islamabad - With the US engagement in Afghanistan reducing, an American scholar sees Washington’s aid level and pattern for Pakistan changing.

Speaking on Pak-US ties after the drawdown of coalition forces from Afghanistan at the Strategic Vision Institute (SVI), an Islamabad-based think tank, Dr Kenneth Holland, an Afghanistan expert said the two countries were now more focused on transforming the relationship from aid to trade. “Both countries agree that greater trade between the United States and Pakistan is desirable,” Dr Holland, who heads the Centre for International Development at Ball State University of Muncie, Indiana (US), said.

Dr Holland recalled that there had been fears that after the withdrawal from Afghanistan, the US would attach lesser significance to the region, because of which the level of financial assistance to Pakistan would either stagnate or fall.

There has been a sharp decline in US aid for Pakistan since 2014, a time when Kerry-Lugar assistance programme was ending. The aid, which was about $1.5 billion in 2010, has now reduced to about $500 per annum.

The bilateral trade volume has, meanwhile, largely remained stagnant. Last year it was $5.3 billion and Pakistan is currently America’s 62nd largest goods trading partner.

Dr Holland noted the steps being taken by Pakistani government for promoting trade, including its commitment to promote an investment friendly environment. Pakistan also hosted the US-Pakistan Business Opportunities Conference in March this year. He said Pakistan was particularly keen in getting investment in its energy sector.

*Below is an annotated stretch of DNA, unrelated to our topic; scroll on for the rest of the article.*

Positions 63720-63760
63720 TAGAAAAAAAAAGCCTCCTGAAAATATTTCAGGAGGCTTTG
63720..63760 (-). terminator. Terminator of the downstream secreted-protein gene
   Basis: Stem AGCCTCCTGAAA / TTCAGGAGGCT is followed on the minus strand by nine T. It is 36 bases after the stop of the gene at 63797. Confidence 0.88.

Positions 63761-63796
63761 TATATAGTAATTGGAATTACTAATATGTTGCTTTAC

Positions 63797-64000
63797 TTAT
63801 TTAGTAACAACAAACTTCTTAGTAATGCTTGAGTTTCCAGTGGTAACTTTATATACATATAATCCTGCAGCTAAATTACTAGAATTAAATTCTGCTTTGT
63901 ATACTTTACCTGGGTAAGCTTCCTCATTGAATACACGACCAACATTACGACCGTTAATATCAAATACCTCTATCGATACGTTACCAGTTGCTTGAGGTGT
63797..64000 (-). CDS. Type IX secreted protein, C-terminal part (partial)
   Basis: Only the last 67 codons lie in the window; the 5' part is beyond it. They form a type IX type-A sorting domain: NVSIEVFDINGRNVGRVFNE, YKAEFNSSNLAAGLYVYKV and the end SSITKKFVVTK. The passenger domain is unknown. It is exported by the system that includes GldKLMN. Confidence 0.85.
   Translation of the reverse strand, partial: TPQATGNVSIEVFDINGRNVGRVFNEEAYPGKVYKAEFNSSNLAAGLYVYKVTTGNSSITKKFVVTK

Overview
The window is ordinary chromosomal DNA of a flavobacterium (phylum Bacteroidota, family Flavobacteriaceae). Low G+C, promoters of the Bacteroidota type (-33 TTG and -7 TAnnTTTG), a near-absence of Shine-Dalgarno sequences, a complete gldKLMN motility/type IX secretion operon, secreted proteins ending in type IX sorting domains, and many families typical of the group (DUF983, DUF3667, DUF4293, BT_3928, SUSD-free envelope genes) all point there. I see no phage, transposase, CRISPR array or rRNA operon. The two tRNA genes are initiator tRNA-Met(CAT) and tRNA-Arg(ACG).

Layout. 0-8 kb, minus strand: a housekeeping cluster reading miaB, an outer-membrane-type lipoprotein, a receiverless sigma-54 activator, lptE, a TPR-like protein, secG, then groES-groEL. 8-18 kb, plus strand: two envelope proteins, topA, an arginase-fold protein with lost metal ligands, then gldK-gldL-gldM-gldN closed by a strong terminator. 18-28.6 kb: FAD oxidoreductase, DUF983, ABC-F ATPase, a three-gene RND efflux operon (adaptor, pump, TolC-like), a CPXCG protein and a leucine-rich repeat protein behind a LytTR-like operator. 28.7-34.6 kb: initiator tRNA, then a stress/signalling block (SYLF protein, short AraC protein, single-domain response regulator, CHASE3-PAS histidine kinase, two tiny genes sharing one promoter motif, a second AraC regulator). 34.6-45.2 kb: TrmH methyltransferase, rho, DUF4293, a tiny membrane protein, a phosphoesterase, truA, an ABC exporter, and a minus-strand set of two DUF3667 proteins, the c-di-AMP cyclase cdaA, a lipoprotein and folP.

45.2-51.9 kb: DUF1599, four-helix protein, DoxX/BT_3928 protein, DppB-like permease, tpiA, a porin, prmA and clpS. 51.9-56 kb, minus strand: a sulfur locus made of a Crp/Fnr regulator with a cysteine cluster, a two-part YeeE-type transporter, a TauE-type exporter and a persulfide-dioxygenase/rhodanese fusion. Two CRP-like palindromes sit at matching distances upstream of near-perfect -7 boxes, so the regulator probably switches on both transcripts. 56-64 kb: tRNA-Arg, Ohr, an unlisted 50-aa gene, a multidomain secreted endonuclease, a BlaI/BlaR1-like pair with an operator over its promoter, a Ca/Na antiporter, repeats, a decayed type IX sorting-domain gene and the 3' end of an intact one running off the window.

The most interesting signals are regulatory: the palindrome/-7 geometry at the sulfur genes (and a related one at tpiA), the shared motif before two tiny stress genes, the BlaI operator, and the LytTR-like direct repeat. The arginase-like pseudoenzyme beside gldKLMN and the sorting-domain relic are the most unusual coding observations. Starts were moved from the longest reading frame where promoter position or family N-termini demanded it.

Besides the shift to trade, he said, the composition of aid is also changing. The military component of the aid is on decline, while the economic assistance constitutes a greater portion of the aid. The US now annually gives $500 million in economic assistance to Pakistan, while the military aid is about $280 million. Since July 2012, the US has delivered over $1.15 billion in security assistance to Pakistan.

Dr Holland also pointed out the imminent end to the Coalition Support Fund (CSF) – a reimbursement of the expenses made by Pakistan in support of US military operations in Afghanistan – as yet another indication of falling American financial assistance for Pakistan.

“The loss of CSF would be a big setback for Pakistan’s treasury,” he said, adding that Pakistanis have been using CSF inflows for reducing their current account deficit.

Outlining the key elements of US policy towards Pakistan, Dr Holland said, it was based on four goals viz elimination of terrorism, nuclear security, building a united and prosperous Pakistan, and addressing Pakistan’s energy problems.

The US government, he said, has been appreciative of the Pakistan government’s counter-terrorism operations and its efforts to improve ties with Afghanistan and India.

“The United States applauds Prime Minister Nawaz Sharif’s efforts to promote a peaceful neighbourhood in South Asia, a precondition for tangible progress in the fields of economic growth and development in the region,” he said.

“The US does not share Afghan President Ashraf Ghani’s new hostile attitude towards Pakistan,” he said regretting that Afghan president’s attitude had changed drastically.

He attributed the change in President Ghani’s attitude to increase in insurgent attacks in Afghanistan that have led to higher civilian casualties.